Next up is smarty phones. We all love them, yes I know. But they call them smarty phones, because they are trying to outsmart us. We think we know how to control them, but really they are constantly surprising us and fooling us. You may think, I’m going just check my tecks (sic) every once in a while, but guess what. Sometimes someone will send you a teck and you think you have turned your ringer off so that’s OK, but then you hear a sound. That’s because you may make a special jingle for a special person. That’s nice, you have a special person and you want to know that it’s them that’s tecksing you. But that’s on a different system. So when you turn your ringer off, that special person sends you a teck and you still hear the jingle.

OK, next up is video games. You may love to play Tetris and that, but that’s not appropriate for the courtroom. You need to act appropriately while in the courtroom. You may think you can sit there and play video games and no one will notice, but I can see the blue lighting up your face and also I can see the look on your face and I can tell if that you’re playing video games. I got really good at this because I have kids. So don’t think you can sit there and play video games because that’s not appropriate for the courtroom.

There are five signs posted that you have passed by on your way here today that have all said pagers and cellphones may not be used. One at the front door, one in the elevator, two in the hallway from the elevator to this courtroom, and one here on the wall next to me.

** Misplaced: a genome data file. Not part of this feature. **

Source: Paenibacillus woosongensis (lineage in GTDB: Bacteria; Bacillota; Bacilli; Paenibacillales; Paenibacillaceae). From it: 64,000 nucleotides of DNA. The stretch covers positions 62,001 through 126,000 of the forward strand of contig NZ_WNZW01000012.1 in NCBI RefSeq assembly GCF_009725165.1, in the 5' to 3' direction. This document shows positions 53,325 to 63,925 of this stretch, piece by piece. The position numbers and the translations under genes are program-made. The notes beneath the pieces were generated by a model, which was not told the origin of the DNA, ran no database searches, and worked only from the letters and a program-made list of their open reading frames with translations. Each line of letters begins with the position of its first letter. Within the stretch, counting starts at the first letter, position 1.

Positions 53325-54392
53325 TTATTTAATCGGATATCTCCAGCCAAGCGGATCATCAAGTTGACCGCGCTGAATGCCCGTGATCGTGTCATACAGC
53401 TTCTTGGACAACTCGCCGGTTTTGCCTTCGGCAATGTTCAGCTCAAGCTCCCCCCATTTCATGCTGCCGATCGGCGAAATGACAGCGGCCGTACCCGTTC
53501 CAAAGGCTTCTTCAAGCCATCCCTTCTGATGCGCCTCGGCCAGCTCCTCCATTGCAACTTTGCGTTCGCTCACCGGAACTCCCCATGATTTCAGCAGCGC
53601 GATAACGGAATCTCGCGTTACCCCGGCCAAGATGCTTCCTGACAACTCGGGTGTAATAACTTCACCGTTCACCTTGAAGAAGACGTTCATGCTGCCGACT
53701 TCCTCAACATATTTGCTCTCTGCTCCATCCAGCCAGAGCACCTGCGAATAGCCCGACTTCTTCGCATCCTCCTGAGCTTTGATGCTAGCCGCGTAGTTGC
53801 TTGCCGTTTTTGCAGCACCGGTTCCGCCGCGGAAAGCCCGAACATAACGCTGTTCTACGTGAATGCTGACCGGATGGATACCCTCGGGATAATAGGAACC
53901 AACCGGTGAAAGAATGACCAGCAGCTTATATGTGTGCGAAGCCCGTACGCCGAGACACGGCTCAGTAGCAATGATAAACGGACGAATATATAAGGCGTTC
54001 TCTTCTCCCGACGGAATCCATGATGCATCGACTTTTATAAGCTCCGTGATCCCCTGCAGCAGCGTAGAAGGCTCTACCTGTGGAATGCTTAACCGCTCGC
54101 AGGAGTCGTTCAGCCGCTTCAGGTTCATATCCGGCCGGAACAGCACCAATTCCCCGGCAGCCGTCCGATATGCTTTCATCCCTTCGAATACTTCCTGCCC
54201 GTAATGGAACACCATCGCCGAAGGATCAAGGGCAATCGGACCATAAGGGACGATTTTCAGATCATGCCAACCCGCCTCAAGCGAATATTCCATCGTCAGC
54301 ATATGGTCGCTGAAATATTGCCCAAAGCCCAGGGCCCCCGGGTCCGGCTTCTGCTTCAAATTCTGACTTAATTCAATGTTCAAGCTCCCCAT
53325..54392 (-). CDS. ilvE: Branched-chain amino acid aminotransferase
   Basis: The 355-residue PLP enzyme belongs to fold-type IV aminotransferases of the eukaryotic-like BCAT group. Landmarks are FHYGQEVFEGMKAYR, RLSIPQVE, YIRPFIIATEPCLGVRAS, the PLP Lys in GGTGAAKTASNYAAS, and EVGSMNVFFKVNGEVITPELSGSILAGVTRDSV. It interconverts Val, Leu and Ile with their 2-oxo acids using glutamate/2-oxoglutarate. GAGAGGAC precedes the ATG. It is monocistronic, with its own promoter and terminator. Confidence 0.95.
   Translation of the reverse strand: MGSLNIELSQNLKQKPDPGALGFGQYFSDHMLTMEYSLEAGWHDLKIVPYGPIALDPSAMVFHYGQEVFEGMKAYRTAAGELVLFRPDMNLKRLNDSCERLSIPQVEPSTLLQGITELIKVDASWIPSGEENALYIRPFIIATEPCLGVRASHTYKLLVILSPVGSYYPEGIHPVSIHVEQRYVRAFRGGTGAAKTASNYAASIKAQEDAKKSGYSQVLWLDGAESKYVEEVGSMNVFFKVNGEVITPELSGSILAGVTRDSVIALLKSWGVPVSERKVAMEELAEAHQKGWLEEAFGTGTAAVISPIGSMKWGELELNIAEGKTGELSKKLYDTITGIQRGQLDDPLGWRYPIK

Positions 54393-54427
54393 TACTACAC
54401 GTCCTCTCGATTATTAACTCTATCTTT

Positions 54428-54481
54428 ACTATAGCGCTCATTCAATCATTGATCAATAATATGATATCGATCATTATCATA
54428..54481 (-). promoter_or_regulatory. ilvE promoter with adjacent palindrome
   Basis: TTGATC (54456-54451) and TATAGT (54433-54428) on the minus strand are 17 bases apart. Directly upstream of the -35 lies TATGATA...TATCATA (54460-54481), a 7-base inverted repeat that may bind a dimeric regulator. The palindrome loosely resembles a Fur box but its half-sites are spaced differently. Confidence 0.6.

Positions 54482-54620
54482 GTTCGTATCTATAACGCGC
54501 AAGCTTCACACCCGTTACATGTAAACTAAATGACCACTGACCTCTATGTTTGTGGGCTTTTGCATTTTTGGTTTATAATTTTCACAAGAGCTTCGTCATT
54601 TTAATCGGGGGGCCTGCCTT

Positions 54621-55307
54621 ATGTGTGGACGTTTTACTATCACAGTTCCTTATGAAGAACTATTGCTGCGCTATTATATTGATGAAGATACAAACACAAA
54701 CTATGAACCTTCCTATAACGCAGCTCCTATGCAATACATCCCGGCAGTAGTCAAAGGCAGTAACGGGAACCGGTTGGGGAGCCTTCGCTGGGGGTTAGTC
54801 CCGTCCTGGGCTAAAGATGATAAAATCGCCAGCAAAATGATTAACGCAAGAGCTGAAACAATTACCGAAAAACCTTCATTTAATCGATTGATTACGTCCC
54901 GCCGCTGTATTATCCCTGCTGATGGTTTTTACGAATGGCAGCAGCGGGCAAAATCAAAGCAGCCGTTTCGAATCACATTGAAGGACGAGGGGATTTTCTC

I don’t want to confiscate your phone or pager or whatever device you have that makes sound, but I am legally obligated to do it, if it makes a sound. So I strongly suggest you don’t use the flippity thing that controls the volume, but that you use the off switch and you turn the device completely off.

OK next! Food and drink is not allowed in the courtroom. We have nice carpet here, as you can see, and nice upholstered chairs instead of those vinyl covered ones, so we don’t want any food or drink spilled in the courtroom.

The next thing I want to tell you about appropriate courtroom behavior is gum. You may be nervous and want to chew gum to relieve some stress, and I’m going to tell you this: chew it now. I mean it. Chew it now. But as soon as the judge comes in, you’re going to have to discard that gum. I don’t want to see gum on the chairs or floor. There is a trashcan in the room for that reason. So if you are going to chew gum, chew it now. It’s not appropriate while court is in session.

Similarly, if your throat is scratchy, you may have a hard candy throat lozenge, but nothing soft. Not gummy bears, not a Tootsie Roll that your kid has left in your purse that has gotten hard. Hard candy is allowed only.”